There is a class of puzzles that could be termed dissection puzzles, or sometimes dissection paradoxes. These problems involve taking a figure, dissecting it into various parts, and rearranging its parts so that its area, or some other property that should remain the same, apparently changes.
The first example is around 150 years old or so. According to Mathematical Recreations and Essays, it dates back at least as far as 1868. It seems to have gained popularity quite quickly; I've seen it in several newspapers of the 1880s (e.g. the St. Paul Globe, March 21, 1887). Divide an 8×8 square into four pieces as follows:
These four pieces can be rearranged into a 5×13 rectangle as shown below. But 5×13 = 65, while 8×8 = 64. So, we've created one unit of area by rearranging some shapes, but that's impossible. So, where did the extra unit of area come from?
It may make it easier to see the flaw in the construction if you take a piece of graph paper, cut it up into four pieces, and rearrange it. If you don't see the flaw yet, try that first, and then read the solution.
The solution is as follows: Take a look at the long diagonal of the rectangle. It runs five units down and 13 units to the right. However, the pieces along the long diagonal are two 3×8 triangles and two other shapes made out of 2×5 triangles. 5⁄13 is close to 3⁄8 and 2⁄5, but none of the fractions are equal to one another, so the four pieces do not fit together snugly. If you put the pieces together, you will find that there is a small gap in the middle of the figure, and the gap has an area of exactly 1 unit.
If you're observant, you may have noticed that the key numbers in this dissection (3, 5, 8, and 13) are all Fibonacci numbers. Other Fibonacci numbers can be used to construct a similar dissection. For example the following shape:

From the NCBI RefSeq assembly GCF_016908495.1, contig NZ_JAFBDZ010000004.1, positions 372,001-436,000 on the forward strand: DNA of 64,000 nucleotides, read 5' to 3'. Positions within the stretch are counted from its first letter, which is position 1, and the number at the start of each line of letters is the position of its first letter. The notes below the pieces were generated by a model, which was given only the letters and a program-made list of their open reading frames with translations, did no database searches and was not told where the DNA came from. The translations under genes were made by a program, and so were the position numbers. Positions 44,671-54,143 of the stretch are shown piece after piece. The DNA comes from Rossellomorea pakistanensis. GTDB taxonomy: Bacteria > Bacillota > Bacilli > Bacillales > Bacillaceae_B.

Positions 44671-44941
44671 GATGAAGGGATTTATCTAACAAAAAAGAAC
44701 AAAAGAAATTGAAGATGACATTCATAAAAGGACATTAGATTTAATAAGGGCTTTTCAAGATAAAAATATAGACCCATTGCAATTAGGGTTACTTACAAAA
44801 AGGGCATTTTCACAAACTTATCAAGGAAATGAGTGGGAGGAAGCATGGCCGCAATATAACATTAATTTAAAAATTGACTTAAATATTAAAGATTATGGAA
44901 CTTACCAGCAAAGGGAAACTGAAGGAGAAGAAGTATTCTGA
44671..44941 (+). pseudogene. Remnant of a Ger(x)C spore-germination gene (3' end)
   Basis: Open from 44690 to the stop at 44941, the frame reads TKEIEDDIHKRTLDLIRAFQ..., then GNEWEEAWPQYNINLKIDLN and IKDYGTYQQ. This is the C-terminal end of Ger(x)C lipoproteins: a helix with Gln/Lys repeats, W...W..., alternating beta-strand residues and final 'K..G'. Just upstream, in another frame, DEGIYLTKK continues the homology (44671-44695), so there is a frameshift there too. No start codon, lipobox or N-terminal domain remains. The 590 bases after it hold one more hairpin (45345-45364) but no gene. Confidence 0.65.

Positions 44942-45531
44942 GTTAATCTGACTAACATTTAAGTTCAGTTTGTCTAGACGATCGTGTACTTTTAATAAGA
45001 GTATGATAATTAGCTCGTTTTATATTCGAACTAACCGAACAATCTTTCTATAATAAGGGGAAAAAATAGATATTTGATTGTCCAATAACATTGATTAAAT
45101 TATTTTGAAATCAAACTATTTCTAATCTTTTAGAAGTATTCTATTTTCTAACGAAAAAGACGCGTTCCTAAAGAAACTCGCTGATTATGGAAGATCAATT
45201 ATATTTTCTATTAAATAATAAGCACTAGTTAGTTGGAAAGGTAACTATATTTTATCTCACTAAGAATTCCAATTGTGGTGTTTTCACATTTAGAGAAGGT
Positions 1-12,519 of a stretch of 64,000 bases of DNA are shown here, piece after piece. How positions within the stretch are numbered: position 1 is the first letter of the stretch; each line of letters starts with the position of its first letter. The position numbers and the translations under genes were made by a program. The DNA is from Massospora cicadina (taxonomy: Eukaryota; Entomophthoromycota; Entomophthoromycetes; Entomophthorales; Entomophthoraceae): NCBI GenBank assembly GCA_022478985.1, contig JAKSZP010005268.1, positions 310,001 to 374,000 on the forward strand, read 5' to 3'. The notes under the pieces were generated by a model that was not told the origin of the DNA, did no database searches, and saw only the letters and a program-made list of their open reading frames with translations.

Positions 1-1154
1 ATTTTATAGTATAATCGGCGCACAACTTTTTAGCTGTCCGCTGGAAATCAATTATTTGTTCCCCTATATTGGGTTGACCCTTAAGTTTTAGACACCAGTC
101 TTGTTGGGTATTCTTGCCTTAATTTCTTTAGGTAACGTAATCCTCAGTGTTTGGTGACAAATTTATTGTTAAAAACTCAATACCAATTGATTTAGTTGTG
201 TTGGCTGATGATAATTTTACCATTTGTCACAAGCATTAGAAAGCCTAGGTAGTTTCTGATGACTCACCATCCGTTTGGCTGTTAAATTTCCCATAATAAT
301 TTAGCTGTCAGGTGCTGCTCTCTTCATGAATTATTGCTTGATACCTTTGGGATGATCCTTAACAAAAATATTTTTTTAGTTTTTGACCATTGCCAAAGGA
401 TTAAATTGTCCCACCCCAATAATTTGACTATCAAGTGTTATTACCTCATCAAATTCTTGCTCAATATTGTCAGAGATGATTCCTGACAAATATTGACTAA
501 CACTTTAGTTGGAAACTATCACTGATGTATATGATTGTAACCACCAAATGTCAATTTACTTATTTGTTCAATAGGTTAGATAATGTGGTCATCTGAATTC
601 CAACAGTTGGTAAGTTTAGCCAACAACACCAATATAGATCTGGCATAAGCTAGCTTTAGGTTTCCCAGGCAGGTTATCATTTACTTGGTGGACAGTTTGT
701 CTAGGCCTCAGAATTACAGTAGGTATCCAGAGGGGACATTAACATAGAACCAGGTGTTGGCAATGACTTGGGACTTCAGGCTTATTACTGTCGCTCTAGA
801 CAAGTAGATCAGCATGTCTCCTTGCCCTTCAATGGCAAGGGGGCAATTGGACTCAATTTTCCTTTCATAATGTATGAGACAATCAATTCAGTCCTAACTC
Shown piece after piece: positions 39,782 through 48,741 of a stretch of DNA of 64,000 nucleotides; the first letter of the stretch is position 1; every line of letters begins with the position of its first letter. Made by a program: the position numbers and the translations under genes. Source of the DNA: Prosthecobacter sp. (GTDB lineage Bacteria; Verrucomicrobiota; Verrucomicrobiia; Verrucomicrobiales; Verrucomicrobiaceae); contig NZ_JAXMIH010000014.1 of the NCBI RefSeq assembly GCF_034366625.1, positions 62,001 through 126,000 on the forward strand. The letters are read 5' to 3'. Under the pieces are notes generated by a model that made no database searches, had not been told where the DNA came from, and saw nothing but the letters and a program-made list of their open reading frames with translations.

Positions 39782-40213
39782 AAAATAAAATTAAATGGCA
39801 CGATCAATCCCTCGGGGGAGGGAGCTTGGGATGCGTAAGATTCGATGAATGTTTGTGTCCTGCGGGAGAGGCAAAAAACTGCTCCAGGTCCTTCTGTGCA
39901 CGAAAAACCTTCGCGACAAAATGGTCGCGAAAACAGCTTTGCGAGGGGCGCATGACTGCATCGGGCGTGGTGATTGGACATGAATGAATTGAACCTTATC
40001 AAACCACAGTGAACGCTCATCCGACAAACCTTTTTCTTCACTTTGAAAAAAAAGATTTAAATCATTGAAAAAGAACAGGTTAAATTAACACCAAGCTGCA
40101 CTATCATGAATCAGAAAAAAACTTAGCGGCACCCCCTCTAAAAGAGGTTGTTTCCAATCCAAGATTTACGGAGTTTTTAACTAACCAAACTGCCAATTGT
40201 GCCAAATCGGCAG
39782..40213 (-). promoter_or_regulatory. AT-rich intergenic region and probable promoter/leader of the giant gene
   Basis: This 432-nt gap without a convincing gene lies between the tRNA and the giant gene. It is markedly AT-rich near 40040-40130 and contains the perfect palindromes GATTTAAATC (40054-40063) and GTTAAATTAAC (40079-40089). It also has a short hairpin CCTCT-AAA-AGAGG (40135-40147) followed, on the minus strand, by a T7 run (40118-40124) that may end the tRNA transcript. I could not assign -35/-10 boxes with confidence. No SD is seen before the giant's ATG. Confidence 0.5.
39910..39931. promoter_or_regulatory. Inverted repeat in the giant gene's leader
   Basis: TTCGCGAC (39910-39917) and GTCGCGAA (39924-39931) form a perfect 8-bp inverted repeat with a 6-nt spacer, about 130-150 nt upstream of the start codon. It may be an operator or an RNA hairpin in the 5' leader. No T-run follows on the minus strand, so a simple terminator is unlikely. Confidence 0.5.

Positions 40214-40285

can be rearanged into:
In this case, the original square has an area of 169 square units, while the rectangle has an area of 168 square units, so one square unit was "lost," instead of "gained." Just as there was a small gap 1 square unit in area in the previous dissection, there is a small overlap of 1 square unit in this dissection.
The reason that Fibonacci number appear in this problem is that they have the property that, given three consecutive Fibonacci numbers, the product of the first and third is either 1 larger or 1 smaller than the square of the second. If we take 3, 5, and 8 as an example, 5² = 25, while 3 × 8 = 24. Every Fibonacci number located in an odd position in the Fibonacci series (2, 5, 13, 34, ...) has a square that is 1 more than the product of the two adjacent numbers, while every number located in an even position has a square that is 1 less than that product.
Here's a different dissection puzzle, called the Curry square. This 12×12 square...
can apparently be rearranged into a 12×12 square with a 1×1 hole in it:
Where did the extra unit go? Again, drawing this figure on graph paper may help. If you do, you'll notice that the diagonal fits flush, so that isn't the problem here. However, you might notice that the side labelled "9" is not exactly 9; actually, it's 91⁄12. Moving this side from the middle to the sides results in the rearranged square having an area of 12×121⁄12, or 145 square units. Subtract the 1-unit "hole," and the area is 144 square units, the same as the original square.
Sources used (see bibliography page for titles corresponding to numbers): 34, 56.